Henare O'Keefe speaks of Flaxmere with a mixture of passion and pride - but when describing the hardship faced by members of this close knit community, his eyes well up.
Poverty is rife in the Hastings suburb; putting food on the table is a daily struggle for many, children go without warm clothes and start the school day with rumbling bellies.
Homes are poorly insulated, badly heated and any money in the bank was quickly gobbled up by pricey power bills and sky high rent. Add to that unemployment, and there was a lot of work to be done.
Many people chose to look the other way or put these problems in the "too hard basket" - Mr O'Keefe saw an opportunity.
"Poverty is not about charity, it's about justice, it's a man-made thing, like racism," he says. "I think in some instances it's poverty of giving, it's poverty of love, it's poverty of passion - if we all had the inclination to love and give poverty could be banished overnight."
It was with that in mind that he started the U-Turn Trust, which provides much needed solutions for some of the most pressing social ills facing Flaxmere residents. From feeding more than 30 families a week with a communal garden and donations from local producers, to the Tunu Tunu, a mobile community BBQ which diffuses conflict and encourages a safer community.
"There's no poverty of spirit here, it's more difficult to get out of people's hearts than it is to get in - Flaxmere is addictive, it's intoxicating."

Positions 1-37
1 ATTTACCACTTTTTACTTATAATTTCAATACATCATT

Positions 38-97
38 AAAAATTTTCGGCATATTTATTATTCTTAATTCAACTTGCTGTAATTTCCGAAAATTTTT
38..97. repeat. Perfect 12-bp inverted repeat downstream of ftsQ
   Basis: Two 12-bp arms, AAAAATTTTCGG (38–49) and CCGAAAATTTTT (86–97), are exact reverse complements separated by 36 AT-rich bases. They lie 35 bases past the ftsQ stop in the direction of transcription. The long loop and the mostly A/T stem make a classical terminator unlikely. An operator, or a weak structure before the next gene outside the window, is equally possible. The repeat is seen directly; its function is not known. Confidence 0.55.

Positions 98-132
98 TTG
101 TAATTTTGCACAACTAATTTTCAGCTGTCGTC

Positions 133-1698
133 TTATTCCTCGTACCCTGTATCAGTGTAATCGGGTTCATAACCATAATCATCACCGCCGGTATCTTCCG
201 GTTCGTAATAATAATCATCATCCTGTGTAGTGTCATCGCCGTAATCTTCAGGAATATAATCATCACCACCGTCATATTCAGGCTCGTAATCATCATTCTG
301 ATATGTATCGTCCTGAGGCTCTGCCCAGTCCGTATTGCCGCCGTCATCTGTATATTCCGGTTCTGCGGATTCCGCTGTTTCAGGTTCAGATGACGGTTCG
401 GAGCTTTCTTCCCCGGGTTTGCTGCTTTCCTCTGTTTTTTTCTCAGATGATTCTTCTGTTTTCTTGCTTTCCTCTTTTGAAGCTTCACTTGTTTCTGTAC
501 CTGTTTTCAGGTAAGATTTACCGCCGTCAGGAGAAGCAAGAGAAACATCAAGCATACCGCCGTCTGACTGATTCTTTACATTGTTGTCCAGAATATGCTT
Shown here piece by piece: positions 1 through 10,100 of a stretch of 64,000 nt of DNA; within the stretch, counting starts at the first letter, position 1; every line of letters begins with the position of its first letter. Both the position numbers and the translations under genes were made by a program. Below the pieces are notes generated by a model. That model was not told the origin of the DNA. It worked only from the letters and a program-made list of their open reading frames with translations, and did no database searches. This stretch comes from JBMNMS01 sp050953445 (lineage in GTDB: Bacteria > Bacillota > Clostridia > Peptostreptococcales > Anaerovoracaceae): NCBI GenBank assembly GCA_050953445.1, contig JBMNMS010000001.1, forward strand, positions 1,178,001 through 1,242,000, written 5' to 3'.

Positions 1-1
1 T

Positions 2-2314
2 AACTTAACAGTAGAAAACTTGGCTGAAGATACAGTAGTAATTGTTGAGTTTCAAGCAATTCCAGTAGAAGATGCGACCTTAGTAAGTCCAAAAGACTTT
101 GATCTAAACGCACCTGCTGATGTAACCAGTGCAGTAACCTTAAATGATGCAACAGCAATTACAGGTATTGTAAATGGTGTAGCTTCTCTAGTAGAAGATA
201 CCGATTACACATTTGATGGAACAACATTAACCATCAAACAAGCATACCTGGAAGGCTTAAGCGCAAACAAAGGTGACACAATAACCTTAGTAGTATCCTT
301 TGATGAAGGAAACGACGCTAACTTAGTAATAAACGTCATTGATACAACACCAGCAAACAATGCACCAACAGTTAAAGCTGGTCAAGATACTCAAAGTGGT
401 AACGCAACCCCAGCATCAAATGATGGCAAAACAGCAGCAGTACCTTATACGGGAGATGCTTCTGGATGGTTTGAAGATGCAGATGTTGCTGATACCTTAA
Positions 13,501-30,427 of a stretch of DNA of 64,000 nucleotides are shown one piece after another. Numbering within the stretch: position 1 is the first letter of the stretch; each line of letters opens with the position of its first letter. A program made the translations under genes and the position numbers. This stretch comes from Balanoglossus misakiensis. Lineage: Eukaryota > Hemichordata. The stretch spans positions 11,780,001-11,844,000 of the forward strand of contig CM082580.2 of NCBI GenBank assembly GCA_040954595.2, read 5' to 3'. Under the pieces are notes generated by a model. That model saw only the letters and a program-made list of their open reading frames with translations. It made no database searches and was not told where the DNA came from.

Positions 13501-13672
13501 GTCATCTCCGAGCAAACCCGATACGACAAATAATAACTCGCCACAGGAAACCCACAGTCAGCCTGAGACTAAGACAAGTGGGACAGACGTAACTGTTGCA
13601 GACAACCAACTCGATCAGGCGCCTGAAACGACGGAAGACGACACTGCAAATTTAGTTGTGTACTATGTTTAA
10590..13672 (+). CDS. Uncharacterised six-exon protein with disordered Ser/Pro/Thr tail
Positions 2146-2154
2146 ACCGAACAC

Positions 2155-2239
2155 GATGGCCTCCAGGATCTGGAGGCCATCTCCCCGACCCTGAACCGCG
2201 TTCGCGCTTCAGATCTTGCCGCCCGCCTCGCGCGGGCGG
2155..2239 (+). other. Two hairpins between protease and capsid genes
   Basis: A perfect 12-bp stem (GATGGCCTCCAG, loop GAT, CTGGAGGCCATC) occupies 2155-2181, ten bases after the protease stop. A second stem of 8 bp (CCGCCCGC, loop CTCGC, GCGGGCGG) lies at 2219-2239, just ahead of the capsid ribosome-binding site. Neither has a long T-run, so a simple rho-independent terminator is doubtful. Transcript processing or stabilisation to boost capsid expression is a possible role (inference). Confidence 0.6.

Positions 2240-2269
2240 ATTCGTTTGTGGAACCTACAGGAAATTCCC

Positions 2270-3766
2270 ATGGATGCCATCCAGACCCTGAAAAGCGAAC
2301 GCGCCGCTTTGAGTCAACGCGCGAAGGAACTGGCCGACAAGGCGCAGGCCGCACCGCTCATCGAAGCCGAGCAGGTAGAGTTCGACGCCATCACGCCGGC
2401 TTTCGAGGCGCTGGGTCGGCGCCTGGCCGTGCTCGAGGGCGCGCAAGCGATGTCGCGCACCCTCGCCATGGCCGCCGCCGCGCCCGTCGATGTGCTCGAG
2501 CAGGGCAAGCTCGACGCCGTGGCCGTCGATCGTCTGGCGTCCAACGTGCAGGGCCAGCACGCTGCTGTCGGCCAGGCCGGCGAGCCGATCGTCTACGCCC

The non profit organisation recently appointed Ana Apatu as CEO and was constantly finding new ways to heal Flaxmere, from the inside out.
Other initiatives included a Boxing Academy which helped to instil messages of pride, self esteem and positivity in young people, then there's the establishment of New Zealand's first alcohol free Sports Club - MAC.
"The U-Turn never sleeps, it never goes on holiday - because poverty never sleeps. I always say to people, there is no cavalry coming to save Flaxmere, no knight on a big, white horse with an answer to our ills - we have to stand up and do it ourselves. If you want to address the issues, if you truly want to address poverty, particularly in the food sense, you have to give them ownership, to give them education."
The aim was to discover and nurture talent, to build people up and see light, where others only found darkness.
"U-Turn never judges, it never condemns, it's a mother, a father, it's a psychologist," he says.
Part of the Trust's success has been focussing on the people of Flaxmere. "If we improve Flaxmere with better homes, better education, more employment, it's better for the whole district - poverty impacts on everything - everyone benefits from pulling Flaxmere up," Ms Apatu says.